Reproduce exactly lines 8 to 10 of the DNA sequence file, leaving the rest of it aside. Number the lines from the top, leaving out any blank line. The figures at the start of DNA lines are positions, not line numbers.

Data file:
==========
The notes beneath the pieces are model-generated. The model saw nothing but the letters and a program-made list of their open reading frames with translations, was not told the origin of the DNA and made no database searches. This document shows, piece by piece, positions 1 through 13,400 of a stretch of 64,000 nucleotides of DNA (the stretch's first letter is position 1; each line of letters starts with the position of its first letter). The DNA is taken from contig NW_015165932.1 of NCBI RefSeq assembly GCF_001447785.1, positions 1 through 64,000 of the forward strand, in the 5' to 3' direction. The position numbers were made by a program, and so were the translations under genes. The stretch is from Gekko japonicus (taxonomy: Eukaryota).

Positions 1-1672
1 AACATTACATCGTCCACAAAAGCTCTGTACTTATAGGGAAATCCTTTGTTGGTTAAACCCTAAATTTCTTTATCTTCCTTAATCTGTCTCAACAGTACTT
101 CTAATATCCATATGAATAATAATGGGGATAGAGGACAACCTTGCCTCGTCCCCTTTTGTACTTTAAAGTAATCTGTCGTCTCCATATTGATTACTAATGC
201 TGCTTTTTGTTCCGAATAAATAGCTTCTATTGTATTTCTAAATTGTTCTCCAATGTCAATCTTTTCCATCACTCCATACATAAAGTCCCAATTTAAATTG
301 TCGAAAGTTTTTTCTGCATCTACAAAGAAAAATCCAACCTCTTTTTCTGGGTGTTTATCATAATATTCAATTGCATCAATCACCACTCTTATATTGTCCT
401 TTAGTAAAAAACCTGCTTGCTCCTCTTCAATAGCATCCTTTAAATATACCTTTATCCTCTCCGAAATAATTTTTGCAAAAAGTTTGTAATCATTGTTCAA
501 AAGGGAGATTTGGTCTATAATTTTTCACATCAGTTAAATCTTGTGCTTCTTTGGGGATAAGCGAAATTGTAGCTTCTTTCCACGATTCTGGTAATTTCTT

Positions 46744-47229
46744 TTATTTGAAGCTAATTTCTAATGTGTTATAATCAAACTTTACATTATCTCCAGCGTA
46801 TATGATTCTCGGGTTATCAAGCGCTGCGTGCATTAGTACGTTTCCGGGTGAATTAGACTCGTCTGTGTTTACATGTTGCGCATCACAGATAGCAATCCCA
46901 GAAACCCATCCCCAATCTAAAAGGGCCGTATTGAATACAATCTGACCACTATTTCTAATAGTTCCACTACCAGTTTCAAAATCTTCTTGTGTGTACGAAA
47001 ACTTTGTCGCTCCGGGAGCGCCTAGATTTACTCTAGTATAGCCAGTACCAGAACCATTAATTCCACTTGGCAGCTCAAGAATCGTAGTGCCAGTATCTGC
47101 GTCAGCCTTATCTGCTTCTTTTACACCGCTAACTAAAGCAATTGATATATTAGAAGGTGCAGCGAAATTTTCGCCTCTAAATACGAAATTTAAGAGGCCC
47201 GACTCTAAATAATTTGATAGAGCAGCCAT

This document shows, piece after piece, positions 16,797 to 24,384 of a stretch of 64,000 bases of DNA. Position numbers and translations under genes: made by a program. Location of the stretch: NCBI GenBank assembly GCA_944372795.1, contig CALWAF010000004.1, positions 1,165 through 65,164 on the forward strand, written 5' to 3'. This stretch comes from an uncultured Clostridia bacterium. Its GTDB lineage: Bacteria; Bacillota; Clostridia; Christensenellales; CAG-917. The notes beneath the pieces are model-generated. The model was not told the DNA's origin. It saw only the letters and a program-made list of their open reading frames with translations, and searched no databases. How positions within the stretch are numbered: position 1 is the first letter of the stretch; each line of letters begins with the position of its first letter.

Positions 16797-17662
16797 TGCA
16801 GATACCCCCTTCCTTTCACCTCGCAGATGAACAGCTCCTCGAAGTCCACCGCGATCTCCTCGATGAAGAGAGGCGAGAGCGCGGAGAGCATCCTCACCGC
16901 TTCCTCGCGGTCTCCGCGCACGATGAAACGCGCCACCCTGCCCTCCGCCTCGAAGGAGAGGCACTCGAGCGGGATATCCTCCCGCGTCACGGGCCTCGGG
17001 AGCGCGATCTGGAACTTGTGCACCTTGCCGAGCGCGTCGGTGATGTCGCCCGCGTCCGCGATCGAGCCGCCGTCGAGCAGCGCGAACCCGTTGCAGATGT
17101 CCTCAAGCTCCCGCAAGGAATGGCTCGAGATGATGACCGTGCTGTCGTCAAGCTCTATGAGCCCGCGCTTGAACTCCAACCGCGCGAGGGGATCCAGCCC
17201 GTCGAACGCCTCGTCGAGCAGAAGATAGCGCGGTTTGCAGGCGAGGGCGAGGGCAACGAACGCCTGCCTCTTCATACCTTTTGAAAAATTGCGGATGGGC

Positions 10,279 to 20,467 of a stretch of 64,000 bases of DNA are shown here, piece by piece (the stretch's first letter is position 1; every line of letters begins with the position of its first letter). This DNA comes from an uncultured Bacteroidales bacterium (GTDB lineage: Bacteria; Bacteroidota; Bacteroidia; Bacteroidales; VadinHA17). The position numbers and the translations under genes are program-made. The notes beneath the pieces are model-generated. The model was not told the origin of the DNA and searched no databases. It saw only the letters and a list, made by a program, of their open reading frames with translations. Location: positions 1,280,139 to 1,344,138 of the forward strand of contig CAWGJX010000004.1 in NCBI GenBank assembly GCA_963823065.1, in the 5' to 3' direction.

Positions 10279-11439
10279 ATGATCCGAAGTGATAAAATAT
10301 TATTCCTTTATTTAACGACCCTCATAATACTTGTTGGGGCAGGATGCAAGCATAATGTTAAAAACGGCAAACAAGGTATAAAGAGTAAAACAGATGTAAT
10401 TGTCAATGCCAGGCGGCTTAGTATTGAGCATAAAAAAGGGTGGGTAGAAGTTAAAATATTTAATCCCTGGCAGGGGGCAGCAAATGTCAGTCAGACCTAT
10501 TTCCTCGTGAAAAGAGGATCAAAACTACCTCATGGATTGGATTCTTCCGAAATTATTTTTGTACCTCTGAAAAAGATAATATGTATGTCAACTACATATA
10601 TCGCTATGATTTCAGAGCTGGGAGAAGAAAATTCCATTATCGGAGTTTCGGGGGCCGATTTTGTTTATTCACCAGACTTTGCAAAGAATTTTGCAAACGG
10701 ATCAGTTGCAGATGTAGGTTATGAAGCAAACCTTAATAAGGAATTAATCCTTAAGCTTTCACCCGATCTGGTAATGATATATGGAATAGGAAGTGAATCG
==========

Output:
501 AAGGGAGATTTGGTCTATAATTTTTCACATCAGTTAAATCTTGTGCTTCTTTGGGGATAAGCGAAATTGTAGCTTCTTTCCACGATTCTGGTAATTTCTT

Positions 46744-47229
46744 TTATTTGAAGCTAATTTCTAATGTGTTATAATCAAACTTTACATTATCTCCAGCGTA